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Venus Williams, Shaq, and Other Star Athletes Scoring with Franchise Businesses

Grand Slam tennis pro and four-time Olympic gold medalist Venus Williams is looking to ace the field of franchising. In 2011, Williams, 33, signed a joint venture deal with Emeryville, California-based Jamba Juice to open five stores in the Washington, D.C.-Maryland area in the next two years. Williams opened her first Jamba Juice store at the Westfield Montgomery Mall in Bethesda, Maryland, and a second and third store last summer in the District’s Dupont Circle and Union Station. Williams is a long-time philanthropist and supporter of academic enrichment and sports programs for youth and adults in the D.C. community. “My partnership with Jamba Juice is an extension of my commitment to fight against obesity and to promote a healthy, active lifestyle,” says Williams, who also serves as a spokeswoman for Jamba’s Team Up for a Healthy America initiative and for the company as a whole. It was Chairman, President and CEO James D. White who was instrumental in bringing the tennis star onboard as a multi-unit area franchisee and partner in the company’s expansion into the D.C. metropolitan area. “Our entry not only brings our healthy living brand to more customers, it also contributes to the economic growth of the city by hiring local residents,” he says. Since 2008, White—one of the nation’s top African American executives—has led the charge to transform the fruit smoothie-centric and fresh juice company into a full-fledged healthy, active lifestyle brand of beverages and complementary food items. Jamba Juice boasts more than 800 locations globally, which account for sales of $450 million. Williams is a good fit as a storeowner not only because of her passion for healthy living and her love of the brand, but also because Jamba Juice has been signing up entrepreneurs who can operate at least three to five locations, either occupying stand-alone buildings or a single unit in a strip mall. In order to qualify, a potential franchisee must show a net worth of $1 million and liquid assets of $350,000 or more. The initial investment for a traditional unit is between $353,100 and $639,800, including a $25,000 franchise fee. Royalty fees are 5.5% for four or more stores. A Palm Beach Gardens, Florida resident, Williams doesn’t handle the day-to-day operations of her stores, but she does work hand in hand with Jamba Juice and store operating managers. “They have the expertise. For me as a franchise owner, there is a learning curve. I have to be open to learning not only the whole philosophy of Jamba Juice, but how the business works,” says Williams, whose entrepreneurial experience running the fashion line EleVen and the design firm V*Starr has helped her in understanding, managing, and motivating others. Franchising continues to be an integral part of the American economy with more people like Williams starting businesses with a trusted brand. Today, more than 3,500 different brands offer franchise options in the U.S. More than 725,000 franchise units operate nationwide generating about $781 billion in revenues and employing more than 8 million people. Coaching Athletes as Champion Franchisees “There is a whole squad of active and retired athletes entering the franchising arena. Among them: Jamal Mashburn, Keyshawn Johnson, and Shaquille O’Neal. Professional athletes are becoming more conscious about the longevity of their careers and are placing more efforts toward planning for a life beyond sports,” says Michael Stone, founder and executive director of the Professional Athlete Franchise Initiative. Launched in 2011, PAFI, in partnership with the International Franchise Association , helps prepare athletes for a second career in franchising by hosting an annual summit and providing educational certificate training workshops. There are also mentorship and apprenticeship programs. PAFI has charter membership and alliance partnerships with franchisors, suppliers, and organizations such as the National Basketball Retired Players Association. Some 40 PAFI charter members include such brands as Dunkin’ Donuts, KFC, 7-Eleven, and Jersey Mike’s Subs. A retired NFL player, Stone saw an immediate need for resources for athletes transitioning from professional sports. The idea came to him after a meeting with Ulysses “Junior” Bridgeman, CEO of Manna Inc. in Louisville, Kentucky (No. 5 on the  be industrial/service companies list with $551.8 million in revenues). “I heard his story and felt it was something that could be duplicated by other athletes,” Stone says. A former NBA shooting guard for the Milwaukee Bucks, Bridgeman bought his first five Wendy’s franchises to generate income while he planned his next career move. He turned his athletic fortitude into a fast-food empire that today boasts 165 Wendy’s and 126 Chili’s restaurants in 11 states. Stone notes that there are more than 40 active and retired athletes involved in franchising. PAFI strives to educate players about franchising opportunities once they enter the league since their income immediately stops at retirement. The biggest challenge is getting them to manage their expectations. “There are a lot of perceived quick upsides,” Stone says. “We explain that this is a franchise, you are not going to double your money in year one. You are going to grow your wealth very slowly.” PAFI also stresses to athletes the need to be actively involved in the early stages of the business. This requires finding the right people to operate the franchise. “The biggest failures happen when you don’t find the right partners and you just put people in place because they are closest to you, like family members,” Stone says. “You have to select good operating partners that have experience.”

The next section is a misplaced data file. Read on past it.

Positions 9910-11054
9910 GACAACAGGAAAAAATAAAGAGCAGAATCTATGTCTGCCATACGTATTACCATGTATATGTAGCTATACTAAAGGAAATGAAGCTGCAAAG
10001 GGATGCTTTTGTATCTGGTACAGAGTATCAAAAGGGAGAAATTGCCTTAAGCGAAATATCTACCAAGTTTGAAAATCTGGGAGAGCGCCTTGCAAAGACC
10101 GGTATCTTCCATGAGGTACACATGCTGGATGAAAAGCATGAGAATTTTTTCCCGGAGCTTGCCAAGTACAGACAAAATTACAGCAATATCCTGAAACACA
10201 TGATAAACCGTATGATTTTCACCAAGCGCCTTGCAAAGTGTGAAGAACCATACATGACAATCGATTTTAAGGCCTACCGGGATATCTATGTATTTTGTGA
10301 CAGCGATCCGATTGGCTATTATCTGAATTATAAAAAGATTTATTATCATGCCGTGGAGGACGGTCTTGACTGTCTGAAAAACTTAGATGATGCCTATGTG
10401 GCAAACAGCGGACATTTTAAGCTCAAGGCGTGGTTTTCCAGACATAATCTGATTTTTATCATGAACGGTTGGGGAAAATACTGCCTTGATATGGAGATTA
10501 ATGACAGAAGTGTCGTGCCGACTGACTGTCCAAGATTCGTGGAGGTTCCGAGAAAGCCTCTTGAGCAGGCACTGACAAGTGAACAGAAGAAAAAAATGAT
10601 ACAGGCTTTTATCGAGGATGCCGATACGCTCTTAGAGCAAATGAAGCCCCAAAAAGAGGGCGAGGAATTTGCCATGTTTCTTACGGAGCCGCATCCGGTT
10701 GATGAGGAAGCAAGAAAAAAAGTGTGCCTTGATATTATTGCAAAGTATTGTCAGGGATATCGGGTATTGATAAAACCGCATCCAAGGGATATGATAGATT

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Venus Williams, Shaq, and Other Star Athletes Scoring with Franchise Businesses